Stafford Act (e.g., S. 2016). The majority of these bills
consisted of authorizations, with many provisions’
implementation contingent upon appropriations; a few bills
proposed appropriations to address the western U.S.
drought (e.g., H.R. 4039, S. 2016).
Drought Impacts and Policy
Often a disaster’s cost is seen as a measure of its
significance and a signal of the level of policy response and
attention needed. No good methodologies exist to capture a
drought’s national impact. For example, accounting for
agricultural impacts—such as the effect of regional crop
loss on the national supply and demand for food, or costs
and benefits associated with federal programs—is not
straightforward. Identification and quantification of nonagricultural impacts requires assessments of effects on
rangelands, wildfire, navigation, tourism, recreation,
utilities, industrial operations, species, environmental
quality, and public health. In 2012, the Centers for Disease
Control and Prevention released guidance for protecting
public health during drought. It reported drought impacts on
water quantity and quality, food and nutrition, living
conditions, and disease incidence. While few droughts are
likely to reach the scale or extent to have broad and severe
impacts in all of these areas, droughts—especially multiyear droughts or those affecting critical infrastructure or
critical water supplies—can have cascading impacts.
Bills from the 113th Congress reveal a wide variation
in perspectives on federal drought response and
federal efforts to foster nonfederal drought resilience.
Recent droughts may result in a discussion of principles and
approaches to guide future federal involvement and
investment in water resources management. The droughtrelated bills of the 113th Congress showed a wide variation
in the activities supported, the division of responsibilities,
and who might bear the costs and impacts of investments.
At issue is how well current federal and nonfederal efforts
prevent drought incidents from becoming emergencies.
This issue raises questions about federal programs, such as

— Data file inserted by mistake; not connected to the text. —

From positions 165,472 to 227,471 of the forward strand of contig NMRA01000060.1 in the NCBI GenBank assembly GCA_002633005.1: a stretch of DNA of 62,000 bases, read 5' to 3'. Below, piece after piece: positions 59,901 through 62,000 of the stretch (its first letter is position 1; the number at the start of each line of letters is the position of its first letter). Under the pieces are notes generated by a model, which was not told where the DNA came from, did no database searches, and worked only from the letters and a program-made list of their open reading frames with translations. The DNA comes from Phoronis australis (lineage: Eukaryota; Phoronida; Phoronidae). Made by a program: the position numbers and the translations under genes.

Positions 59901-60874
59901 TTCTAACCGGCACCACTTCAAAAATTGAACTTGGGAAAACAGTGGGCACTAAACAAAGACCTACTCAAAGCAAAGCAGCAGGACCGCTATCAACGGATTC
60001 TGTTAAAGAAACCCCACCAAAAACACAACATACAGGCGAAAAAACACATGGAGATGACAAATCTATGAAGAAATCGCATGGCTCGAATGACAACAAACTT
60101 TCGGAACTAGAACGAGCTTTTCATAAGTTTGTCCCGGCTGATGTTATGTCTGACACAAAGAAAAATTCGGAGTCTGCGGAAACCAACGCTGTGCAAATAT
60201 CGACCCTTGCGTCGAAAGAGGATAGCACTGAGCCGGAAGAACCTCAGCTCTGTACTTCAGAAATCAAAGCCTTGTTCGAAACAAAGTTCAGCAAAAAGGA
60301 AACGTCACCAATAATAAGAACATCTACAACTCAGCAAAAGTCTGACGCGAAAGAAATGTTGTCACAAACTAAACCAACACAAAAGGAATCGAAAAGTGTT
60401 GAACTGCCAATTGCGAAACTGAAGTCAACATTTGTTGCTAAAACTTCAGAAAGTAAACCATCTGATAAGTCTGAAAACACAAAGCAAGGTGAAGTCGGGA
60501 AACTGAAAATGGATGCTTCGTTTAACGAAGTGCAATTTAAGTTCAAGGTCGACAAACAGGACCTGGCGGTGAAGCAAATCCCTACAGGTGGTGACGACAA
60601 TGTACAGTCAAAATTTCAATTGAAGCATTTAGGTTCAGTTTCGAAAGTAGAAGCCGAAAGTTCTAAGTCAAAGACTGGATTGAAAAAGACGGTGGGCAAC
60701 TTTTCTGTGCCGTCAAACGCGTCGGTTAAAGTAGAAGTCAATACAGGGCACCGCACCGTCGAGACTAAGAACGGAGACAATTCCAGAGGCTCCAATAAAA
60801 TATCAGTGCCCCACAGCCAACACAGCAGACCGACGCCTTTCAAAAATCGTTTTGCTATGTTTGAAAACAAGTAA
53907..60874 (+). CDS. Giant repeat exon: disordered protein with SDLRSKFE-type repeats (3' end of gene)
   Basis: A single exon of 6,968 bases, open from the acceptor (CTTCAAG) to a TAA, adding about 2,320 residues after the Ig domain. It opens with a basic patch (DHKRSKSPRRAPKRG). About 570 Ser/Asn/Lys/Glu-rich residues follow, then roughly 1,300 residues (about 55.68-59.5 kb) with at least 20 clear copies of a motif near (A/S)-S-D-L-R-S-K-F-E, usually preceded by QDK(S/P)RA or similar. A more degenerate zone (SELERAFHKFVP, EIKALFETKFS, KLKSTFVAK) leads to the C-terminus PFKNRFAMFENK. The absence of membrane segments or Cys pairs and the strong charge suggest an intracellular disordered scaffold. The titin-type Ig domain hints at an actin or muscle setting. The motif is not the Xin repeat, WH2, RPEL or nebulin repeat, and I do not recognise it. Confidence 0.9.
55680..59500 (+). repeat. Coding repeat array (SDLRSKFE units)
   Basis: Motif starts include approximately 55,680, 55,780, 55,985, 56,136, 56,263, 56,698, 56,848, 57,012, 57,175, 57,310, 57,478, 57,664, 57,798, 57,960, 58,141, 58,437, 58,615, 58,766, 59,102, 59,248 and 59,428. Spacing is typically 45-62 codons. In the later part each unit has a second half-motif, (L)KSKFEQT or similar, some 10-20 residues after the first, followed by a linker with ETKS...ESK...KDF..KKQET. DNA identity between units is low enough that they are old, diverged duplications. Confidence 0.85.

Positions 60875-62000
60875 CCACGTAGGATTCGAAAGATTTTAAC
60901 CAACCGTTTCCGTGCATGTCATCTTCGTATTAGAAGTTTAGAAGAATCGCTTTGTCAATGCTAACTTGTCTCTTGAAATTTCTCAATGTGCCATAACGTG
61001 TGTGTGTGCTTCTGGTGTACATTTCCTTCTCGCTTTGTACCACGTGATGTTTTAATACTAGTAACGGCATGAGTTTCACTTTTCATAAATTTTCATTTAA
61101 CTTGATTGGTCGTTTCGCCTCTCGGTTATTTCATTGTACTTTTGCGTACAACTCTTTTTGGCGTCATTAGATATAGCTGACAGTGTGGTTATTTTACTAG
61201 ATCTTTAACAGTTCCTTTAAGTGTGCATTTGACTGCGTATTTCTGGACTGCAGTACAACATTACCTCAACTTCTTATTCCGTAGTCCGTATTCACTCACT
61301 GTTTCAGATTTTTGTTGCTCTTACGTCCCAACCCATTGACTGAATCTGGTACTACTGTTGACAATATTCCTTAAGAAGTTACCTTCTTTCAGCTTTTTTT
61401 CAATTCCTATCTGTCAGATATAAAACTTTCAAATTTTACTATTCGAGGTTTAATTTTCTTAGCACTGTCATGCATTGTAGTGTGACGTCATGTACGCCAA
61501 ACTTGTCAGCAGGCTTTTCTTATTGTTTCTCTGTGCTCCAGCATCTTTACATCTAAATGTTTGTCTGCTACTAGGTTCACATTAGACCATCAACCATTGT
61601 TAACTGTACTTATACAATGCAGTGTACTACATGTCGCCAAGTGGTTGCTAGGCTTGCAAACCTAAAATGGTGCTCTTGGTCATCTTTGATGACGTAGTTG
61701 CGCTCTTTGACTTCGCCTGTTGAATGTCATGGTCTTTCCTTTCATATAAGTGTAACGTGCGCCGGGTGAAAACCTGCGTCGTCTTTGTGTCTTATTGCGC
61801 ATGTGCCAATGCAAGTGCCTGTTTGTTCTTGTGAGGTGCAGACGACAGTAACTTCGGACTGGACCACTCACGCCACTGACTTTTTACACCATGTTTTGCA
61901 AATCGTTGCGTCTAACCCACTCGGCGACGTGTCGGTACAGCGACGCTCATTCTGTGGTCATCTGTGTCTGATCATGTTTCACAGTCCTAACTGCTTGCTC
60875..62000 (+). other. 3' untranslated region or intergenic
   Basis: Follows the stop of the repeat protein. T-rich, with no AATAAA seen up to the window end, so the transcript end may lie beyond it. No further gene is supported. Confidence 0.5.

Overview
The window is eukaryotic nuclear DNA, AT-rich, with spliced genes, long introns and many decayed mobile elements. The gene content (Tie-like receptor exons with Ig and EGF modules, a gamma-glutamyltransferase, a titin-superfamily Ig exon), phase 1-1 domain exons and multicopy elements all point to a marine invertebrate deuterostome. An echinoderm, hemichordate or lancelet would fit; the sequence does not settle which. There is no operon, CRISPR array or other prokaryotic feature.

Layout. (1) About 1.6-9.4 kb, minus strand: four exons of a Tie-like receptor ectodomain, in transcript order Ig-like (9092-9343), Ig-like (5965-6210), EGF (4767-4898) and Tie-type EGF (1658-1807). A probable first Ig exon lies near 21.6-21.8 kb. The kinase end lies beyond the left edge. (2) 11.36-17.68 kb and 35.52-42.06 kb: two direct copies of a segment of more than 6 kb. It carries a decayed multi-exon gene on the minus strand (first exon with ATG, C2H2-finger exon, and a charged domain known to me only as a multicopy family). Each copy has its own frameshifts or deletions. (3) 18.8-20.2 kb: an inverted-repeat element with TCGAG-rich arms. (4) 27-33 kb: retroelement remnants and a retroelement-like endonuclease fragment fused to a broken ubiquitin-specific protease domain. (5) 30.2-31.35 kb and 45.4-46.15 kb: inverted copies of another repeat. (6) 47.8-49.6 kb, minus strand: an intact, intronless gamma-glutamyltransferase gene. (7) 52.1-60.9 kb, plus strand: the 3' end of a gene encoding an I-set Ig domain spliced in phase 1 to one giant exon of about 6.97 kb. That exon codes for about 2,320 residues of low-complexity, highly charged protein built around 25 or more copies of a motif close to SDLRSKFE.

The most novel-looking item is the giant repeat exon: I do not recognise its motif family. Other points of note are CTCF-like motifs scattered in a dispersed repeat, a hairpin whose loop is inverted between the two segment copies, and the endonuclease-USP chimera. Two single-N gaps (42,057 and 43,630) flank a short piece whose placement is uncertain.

how are federal agricultural programs influencing long-term
drought resilience and water use (through improvements
from federal agricultural research in varieties or production
techniques, or through crop or water subsidization on
marginal lands), and how prepared are federal facilities
(e.g., federal dams, lands, military bases) and federal
emergency response entities and programs. The issue also
raises questions about the adequacy of and accountability
for state and local drought planning and resilience efforts.
Related questions involve the costs and benefits of state and
local drought planning, expanded federal assistance in
augmenting water supplies (e.g., greater reuse of urban
wastewaters and stormwaters), and construction of new or
expanded federal water projects.
Like other low-risk but high-consequence events, the
specter of an extended disruptive drought raises questions
of how to efficiently, effectively, and fairly use limited
federal resources to prepare and respond to disasters. The
separation of USDA drought assistance from FEMA’s
federal disaster response during the past 35 years raised
uncertainties. What would trigger a federal response under
the Stafford Act, and which types of assistance would be
available? What, if any, contingency planning and
emergency simulation efforts have been performed to
prepare and coordinate local, state, and federal drought
disaster response efforts? What have these efforts revealed
about which investments, activities, logistical preparations,
and common operating practices may be most beneficial for
reducing societal impacts of a persistent disruptive drought?
Nicole T. Carter, firstname.lastname@example.org, 7-0854
Betsy A. Cody, email@example.com, 7-7229
www.crs.gov | 7-5700